In one corner: a candidate who doesn’t live in the Broward County district she’s seeking to represent. In the other: a candidate who, records show, has lived in Broward for years — even when he was an elected official in Palm Beach County.
Welcome to the 96th Florida House of Representatives district, which includes parts of Coconut Creek, Coral Springs, Margate and Parkland. Current state Rep. Jim Waldman, D-Coconut Creek, can’t run again next year because of term limits.
Enter Kristin Jacobs and Steven Perman, two Democrats running for their party’s nomination to succeed Waldman. The winner of the August primary in the overwhelmingly Democratic district is virtually guaranteed to go to Tallahassee.
Jacobs, a Broward commissioner who is currently serving a one-year term in the largely ceremonial post of county mayor, can’t run for re-election because of term limits. The longtime Pompano Beach resident doesn’t live in the 96th district.
Perman served one term as a Palm Beach County state representative from November 2010 through November 2012. He used the address of his chiropractic office west of Boca Raton for campaign paperwork in each of his four Palm Beach County campaigns.
Government records show Perman bought his home and registered to vote in Broward in 1994. He switched his voter registration to Palm Beach County, but maintained the homestead exemption on his Coral Springs home during 2011 and 2012, when he was a Palm Beach County legislator.
He filed paperwork to relinquish the Broward homestead exemption just before the August 2012 primary, which he lost. He filed to get back on the homestead exemption rolls in Broward in November 2012 as his term in Tallahassee was ending and he began preparing to run for the Broward seat.
Perman said he doesn’t think the question of where he lived when he was a state representative from Palm Beach County will be an issue in the current campaign.
“My wife and I have owned our home in Coral Springs for 19 years. When I served in the Legislature representing then-District 78, I established a legal residency for myself in West Boca. I rented an apartment where I did live. You can ask my neighbors. I was there,” Perman said.
He said his previous term was before the heightened scrutiny bloggers and news outlets are giving this year to legislators’ residency.
“I think there’s been a heightened sensitivity,” he said. “At the time I ran for office, there seemed to be less sensitivity to residency and now I believe the sensitivity to that has been greatly enhanced and magnified…. “There seemed to be not as great a scrutiny as we’re seeing now.”
He said he’ll concentrate on explaining his record of getting things done in Tallahassee, where Democrats are in the minority.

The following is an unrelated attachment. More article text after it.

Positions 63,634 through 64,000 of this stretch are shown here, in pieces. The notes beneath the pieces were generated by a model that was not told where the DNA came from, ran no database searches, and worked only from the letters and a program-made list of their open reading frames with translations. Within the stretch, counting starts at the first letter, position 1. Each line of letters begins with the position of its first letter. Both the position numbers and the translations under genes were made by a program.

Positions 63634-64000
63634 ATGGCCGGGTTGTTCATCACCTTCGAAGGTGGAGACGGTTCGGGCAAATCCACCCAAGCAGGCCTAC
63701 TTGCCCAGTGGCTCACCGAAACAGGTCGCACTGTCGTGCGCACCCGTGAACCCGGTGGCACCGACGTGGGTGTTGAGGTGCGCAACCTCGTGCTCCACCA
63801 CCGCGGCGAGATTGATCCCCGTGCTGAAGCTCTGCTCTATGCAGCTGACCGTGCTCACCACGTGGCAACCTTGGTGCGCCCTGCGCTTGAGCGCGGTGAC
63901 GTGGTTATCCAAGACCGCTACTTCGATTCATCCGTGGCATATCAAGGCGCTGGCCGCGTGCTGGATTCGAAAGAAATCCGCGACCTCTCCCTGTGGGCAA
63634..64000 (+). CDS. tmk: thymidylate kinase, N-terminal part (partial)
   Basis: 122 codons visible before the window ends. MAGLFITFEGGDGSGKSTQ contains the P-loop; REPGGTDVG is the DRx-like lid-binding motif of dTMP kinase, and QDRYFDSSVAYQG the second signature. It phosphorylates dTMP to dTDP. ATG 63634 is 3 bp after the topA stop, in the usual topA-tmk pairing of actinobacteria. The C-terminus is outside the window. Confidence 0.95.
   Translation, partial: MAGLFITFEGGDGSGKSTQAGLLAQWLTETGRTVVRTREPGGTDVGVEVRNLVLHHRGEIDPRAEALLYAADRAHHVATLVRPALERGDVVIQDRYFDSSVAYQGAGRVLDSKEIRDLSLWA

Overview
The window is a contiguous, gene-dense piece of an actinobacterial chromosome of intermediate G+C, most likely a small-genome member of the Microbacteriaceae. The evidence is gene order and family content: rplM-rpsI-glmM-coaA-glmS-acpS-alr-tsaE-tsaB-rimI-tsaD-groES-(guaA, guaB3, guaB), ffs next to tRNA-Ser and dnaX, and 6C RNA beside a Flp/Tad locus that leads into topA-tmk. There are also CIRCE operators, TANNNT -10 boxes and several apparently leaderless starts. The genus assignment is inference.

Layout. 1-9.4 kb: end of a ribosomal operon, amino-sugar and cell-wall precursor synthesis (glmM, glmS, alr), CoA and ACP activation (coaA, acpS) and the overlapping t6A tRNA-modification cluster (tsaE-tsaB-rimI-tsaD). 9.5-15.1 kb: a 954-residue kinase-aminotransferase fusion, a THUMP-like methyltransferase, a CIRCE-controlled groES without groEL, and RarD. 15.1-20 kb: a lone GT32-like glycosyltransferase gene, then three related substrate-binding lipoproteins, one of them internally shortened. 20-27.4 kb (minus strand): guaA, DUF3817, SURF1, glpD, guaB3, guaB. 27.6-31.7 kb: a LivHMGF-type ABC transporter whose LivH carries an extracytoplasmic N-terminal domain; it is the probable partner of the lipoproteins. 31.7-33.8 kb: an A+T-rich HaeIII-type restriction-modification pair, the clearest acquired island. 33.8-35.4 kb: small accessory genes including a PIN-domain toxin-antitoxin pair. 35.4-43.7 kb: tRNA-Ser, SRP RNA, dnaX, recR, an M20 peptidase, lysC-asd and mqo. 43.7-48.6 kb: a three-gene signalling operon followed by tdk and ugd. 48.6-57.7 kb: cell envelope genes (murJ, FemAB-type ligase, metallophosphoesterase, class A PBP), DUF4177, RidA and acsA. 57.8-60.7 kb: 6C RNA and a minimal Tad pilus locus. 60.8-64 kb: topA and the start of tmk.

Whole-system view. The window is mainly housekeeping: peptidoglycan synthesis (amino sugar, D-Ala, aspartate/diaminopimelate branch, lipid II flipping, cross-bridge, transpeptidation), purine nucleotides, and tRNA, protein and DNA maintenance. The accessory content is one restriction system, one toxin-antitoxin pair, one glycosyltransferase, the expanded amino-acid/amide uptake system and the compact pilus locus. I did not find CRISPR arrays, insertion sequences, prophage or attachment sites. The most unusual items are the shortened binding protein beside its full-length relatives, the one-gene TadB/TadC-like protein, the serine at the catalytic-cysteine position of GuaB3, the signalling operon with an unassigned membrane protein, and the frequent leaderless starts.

Jacobs said she’s represented most of the District 96 territory on the Broward Commission for years, and said she’d move there if she wins. Such an approach would allow her to see what happens in the primary; if she loses, she wouldn’t have to move.
She said Perman “lived in Broward the whole time” he represented Palm Beach County, but said she doesn’t think residency questions will be a big deal in their contest.
“I think there are greater issues. What I would want to know from my opponent is: How did you vote on vouchers? How do you did you vote on vouchers. How do you stand for Democratic principles? That’s what this discussion should be about. Not where we’re living,” Jacobs said. Perman said he’ll concentrate on explaining his record of getting things done in Tallahassee, where Democrats are in the minority.
Jacobs has another residency twist: her address isn’t shown on the State Division of Elections website.
Unlike every other Broward legislative candidate, the state lists only asterisks where the address would normally go. A spokesman for the Division of Elections said Jacobs asked that her address be redacted from public records, something that’s granted for specialized reasons, such as judges or state attorneys who have security concerns.
Jacobs said she never made such a request, has never tried to hide where she lives, didn’t know her address wasn’t on the state website, and said she’d try to figure out why it was redacted and change it.
And there’s yet another residency note: Until district boundaries were changed last year, Waldman – the man Jacobs and Perman are vying to succeed – faced his own questions.
In 2008, the Sun Sentinel reported that Waldman owned a $920,000 house on nearly four acres outside his district but claimed to actually live in a 920-square-foot condo in the district, where he rented a bedroom for $250 a month.